If you’re thinking about your estate planning strategy, odds are you’ve heard about creating a living trust. A living trust can protect your assets and make life easier for your heirs. Residents of New Hampshire may particularly benefit from using a living trust, due to the way the the state handles residents’ estates after they die.
Whether you’re thinking about forming a living trust or you simply have some financial planning questions, it might be worth working with a financial professional. SmartAsset’s free advisor matching tool can help you find an advisor in your area who suits your specific needs.
How to Create a Living Trust in New Hampshire
Here are the steps you’ll need to take to create a living trust in New Hampshire:
- Take stock of your property. It’s important to know exactly what you own and what you want to place into your trust. This could range from investments and bank accounts to artwork, antiques and real estate. You should also gather all relevant paperwork for your property, including deeds and car titles.
- Pick a trustee. You may want to name yourself trustee, but you can also pick someone else. People typically choose one of their children or a trusted relative. If you choose yourself, you must select a successor trustee who will take over management of your estate when you die. This trustee is also responsible for ensuring your property is doled out to your beneficiaries as your trust specifies.
- Create a trust document. You can do this using an online trust creation service or with the aid of an estate planning attorney.
- Sign the trust document in the presence of a notary public.
- Fund your trust by moving your property into it. You can also do this yourself, but it might be beneficial to get the help of an attorney, as this can be rather complicated.
What Is a Living Trust?
A living trust is a legal framework in which assets and property can be stored. The trust is established through a physical document. The trustee is in charge of managing the trust and distributing the property to the trust’s beneficiaries according to its instructions. You can name yourself as trustee or you can give that job to someone else.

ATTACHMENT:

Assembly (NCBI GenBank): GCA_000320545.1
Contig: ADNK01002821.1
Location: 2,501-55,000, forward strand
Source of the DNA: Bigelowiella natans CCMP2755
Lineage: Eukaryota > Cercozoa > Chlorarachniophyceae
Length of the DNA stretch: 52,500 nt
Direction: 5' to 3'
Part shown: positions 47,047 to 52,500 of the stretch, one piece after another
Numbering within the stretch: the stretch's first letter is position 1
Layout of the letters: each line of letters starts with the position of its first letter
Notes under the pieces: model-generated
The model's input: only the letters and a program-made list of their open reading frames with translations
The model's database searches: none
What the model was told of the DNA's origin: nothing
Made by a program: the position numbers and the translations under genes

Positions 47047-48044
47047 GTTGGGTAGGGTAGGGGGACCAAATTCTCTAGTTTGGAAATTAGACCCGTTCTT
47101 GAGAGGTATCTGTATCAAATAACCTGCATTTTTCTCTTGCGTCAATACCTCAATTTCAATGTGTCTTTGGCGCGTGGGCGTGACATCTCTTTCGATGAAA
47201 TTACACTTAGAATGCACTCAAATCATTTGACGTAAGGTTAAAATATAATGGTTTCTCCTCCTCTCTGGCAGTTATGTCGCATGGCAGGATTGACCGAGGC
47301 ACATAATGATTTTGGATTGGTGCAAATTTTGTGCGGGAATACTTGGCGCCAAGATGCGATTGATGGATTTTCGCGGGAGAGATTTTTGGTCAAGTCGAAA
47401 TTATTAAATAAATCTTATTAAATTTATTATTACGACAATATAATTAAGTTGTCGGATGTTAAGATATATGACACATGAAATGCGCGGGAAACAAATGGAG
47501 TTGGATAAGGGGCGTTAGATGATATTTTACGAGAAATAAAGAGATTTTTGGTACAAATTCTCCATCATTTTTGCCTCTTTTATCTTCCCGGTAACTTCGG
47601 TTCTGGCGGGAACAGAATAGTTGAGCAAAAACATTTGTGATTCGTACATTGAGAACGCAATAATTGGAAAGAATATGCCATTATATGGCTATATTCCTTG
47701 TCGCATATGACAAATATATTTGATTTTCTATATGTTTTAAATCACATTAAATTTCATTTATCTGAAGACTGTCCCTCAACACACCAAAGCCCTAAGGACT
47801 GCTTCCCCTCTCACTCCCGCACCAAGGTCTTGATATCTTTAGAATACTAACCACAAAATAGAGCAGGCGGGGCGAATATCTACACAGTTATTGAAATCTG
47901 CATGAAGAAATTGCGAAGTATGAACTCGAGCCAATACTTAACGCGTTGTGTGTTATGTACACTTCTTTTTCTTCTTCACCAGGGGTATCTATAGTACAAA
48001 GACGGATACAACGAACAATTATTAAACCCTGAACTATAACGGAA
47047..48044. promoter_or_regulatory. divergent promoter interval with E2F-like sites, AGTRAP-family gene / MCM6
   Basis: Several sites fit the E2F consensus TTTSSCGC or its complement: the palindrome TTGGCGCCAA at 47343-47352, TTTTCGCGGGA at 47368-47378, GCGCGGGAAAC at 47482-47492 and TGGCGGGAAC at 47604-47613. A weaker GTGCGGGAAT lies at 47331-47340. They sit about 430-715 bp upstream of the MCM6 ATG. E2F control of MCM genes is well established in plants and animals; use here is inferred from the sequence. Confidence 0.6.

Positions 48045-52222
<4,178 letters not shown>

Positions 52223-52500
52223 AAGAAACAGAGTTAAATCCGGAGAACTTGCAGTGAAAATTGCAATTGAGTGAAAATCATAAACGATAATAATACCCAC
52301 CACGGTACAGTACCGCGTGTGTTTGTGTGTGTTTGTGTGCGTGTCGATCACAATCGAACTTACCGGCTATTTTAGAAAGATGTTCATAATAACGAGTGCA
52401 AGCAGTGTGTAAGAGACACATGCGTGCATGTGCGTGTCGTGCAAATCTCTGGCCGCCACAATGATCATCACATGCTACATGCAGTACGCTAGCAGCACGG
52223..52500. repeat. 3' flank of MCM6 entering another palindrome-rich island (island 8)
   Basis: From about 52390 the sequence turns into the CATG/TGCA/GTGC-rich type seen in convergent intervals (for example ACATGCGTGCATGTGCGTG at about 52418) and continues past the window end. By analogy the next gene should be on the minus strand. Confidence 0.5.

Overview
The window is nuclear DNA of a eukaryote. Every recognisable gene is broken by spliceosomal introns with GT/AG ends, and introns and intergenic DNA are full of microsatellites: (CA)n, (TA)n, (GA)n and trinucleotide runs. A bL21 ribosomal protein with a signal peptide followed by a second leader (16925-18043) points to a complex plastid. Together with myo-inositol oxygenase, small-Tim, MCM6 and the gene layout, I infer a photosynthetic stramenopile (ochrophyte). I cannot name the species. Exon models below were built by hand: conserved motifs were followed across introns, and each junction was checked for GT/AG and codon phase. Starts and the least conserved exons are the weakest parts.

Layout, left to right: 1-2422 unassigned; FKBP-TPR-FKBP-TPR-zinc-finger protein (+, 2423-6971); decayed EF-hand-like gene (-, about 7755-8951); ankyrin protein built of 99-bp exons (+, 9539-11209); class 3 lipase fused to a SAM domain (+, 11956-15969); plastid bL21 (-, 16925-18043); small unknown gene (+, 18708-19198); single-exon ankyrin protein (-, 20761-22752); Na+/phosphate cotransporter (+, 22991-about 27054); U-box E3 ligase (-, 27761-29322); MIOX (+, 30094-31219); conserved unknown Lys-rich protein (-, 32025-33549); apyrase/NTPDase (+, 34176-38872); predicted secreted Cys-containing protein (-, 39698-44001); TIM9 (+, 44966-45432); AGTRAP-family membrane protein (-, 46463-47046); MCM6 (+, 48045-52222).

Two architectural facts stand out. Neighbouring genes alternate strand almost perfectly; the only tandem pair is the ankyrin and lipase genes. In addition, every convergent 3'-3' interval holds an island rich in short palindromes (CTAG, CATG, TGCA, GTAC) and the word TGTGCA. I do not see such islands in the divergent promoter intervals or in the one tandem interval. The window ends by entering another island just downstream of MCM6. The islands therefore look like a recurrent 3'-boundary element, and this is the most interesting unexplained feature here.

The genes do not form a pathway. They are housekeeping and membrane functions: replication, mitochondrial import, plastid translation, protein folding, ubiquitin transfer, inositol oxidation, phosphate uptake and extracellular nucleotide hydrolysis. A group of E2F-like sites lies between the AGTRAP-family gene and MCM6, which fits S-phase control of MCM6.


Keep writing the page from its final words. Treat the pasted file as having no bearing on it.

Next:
There are two types of living trusts: irrevocable and revocable.
An irrevocable trust is permanent, meaning a grantor cannot remove property placed in it unless he or she gets permission from every person named in the trust. The trust assumes control of all property, so the trust pays taxes as its own entity.
By contrast, revocable trusts have some flexibility and can be modified at any time. With this arrangement, you maintain ownership of the assets placed in the trust and pay taxes as usual.
How Much Does It Cost to Create a Living Trust?
How you choose to set up your living trust will have a big impact on the final bill. If you choose to use an online program, it will likely run you around a few hundred dollars, though you’ll have less options for customization. If you enlist an attorney to assist you, the attorney’s fees will determine the price you’ll pay. However, you could end up paying more than $1,000.
Though DIY estate planning is obviously less expensive, there are unavoidable risks to creating a living trust alone. Like any legal document, they can be tricky to set up without legal training. To ensure you’re doing things properly, you’ll likely need to invest a lot of time into research.
Should you go with an attorney, make sure to ask about his or her fees so you aren’t surprised. Another important factor to consider in your search for professional help is whether the attorney is a trust specialist, not merely an estate planner.
Why Get a Living Trust in New Hampshire?
Most individuals who create a living trust in New Hampshire do so to make life easier on their family after they die. In short, a living trust allows the your assets to be passed on without having to go through probate. This is the legal process that every estate utilizes to verify a will’s validity and transfer assets to the proper individuals.
Probate can be a time-consuming process, particularly if an estate is complex. This is especially true in New Hampshire, as the state does not use the Uniform Probate Code (which some other states have adopted to streamline the probate system).